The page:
Did you know that bidders on federal design-build contracts spend, on average, roughly $260,000 just to participate in the procurement process? Concerned that the high price of admission is dissuading qualified contractors from bidding, legislators recently enacted several reforms intended to make the bidding process more efficient. Among them is Design-Build Bidding Reform Section 814 (the “Reform”), enacted on December 19, 2014 as part of the National Defense Authorization Act for Fiscal Year 2015.
The Reform limits the number of bids that may be considered for the second phase of two-phase requests for competitive proposals on Department of Defense (DOD) agency contracts valued at $4 million or more. Contracting Officers are now required to limit the field to five finalists and may exceed this limit only if they (1) provide written documentation showing how doing so would be consistent with the objectives of the two-phase selection procedures, and (2) obtain approval from the head of the agency contracting the activity, i.e., the U.S. Army Corps of Engineers or the Commanding Rear Admiral of the Naval Facilities Engineering Command. These requirements are narrowly designed to limit the application of the “expanded list” exception.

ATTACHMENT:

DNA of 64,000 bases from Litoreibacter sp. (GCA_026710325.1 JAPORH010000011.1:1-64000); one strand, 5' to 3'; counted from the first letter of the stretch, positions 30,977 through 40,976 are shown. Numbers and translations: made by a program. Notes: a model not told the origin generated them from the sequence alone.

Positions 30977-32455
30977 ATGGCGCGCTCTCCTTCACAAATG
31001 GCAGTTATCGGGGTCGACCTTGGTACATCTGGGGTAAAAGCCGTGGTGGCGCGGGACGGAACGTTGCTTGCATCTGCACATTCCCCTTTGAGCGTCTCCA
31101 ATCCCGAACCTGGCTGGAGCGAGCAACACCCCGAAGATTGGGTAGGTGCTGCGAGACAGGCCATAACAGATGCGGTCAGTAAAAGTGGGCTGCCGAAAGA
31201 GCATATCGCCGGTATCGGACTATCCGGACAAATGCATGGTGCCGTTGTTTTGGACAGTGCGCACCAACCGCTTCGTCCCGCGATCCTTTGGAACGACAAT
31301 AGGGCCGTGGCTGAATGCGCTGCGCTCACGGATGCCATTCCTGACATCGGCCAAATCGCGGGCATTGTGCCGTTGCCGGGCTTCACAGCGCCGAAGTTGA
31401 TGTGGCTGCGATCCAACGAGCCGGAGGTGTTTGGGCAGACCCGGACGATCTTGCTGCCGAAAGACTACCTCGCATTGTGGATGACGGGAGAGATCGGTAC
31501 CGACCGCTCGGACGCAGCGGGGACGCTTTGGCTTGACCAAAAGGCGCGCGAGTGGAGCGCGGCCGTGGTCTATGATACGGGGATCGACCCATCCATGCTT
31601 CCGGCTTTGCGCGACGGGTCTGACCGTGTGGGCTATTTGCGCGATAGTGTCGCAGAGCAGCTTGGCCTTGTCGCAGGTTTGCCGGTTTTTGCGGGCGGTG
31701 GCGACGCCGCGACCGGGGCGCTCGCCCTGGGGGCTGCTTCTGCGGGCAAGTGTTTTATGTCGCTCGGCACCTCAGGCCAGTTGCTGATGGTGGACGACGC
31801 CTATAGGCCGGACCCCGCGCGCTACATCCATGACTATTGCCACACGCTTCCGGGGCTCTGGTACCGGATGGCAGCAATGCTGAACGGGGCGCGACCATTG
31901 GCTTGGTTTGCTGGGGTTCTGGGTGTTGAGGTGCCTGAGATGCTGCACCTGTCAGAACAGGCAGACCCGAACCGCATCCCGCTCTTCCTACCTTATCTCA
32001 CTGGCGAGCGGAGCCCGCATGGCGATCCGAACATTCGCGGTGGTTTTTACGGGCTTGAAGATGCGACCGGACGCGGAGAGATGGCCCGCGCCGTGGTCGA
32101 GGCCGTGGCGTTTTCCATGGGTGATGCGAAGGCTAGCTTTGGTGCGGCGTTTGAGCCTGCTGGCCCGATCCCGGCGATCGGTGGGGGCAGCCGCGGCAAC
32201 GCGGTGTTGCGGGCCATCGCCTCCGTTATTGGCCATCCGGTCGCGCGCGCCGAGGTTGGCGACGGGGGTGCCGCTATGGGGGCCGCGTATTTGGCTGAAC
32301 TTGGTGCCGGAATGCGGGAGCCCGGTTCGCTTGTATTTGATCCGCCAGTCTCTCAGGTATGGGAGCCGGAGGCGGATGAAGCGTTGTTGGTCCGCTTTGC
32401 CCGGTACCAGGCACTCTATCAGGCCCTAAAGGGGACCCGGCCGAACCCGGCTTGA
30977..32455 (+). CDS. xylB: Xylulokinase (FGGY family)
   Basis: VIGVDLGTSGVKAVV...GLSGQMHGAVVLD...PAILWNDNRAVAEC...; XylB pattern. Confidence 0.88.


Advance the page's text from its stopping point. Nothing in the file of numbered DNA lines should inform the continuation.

The rationale behind the Reform is to encourage participation in the bidding process while conserving costs to bidders and the Government. By culling underqualified candidates at an earlier, less-expensive stage of the proposal process, the Reform minimizes cost disincentives for potential bidders, who will be more inclined to participate under reduced financial exposure. Contractors who are selected in the first phase can proceed with the knowledge that they have significantly higher chances of succeeding before committing the resources required to compete effectively. For its part, the Government saves time and money by eliminating the need to evaluate proposals that have no real chance of success.
The measure may be celebrated by smaller firms for lowering barriers to entry, but larger contractors should be wary of an increase in competition and a “bidder cap” that could prevent participation in circumstances where more than five qualified contractors exist. Although making the “best five” will depend to some extent on the discretion of the Contracting Officer, bidders may avoid being left on the outside looking in by placing greater emphasis on their technical qualifications during the first phase of selection, including their experience, technical competence, overall capabilities, and past performance. In any event, contractors can take comfort in knowing that although the procurement of DOD work will remain fiercely competitive, they will no longer have to spend several hundred thousand dollars just to enter the race.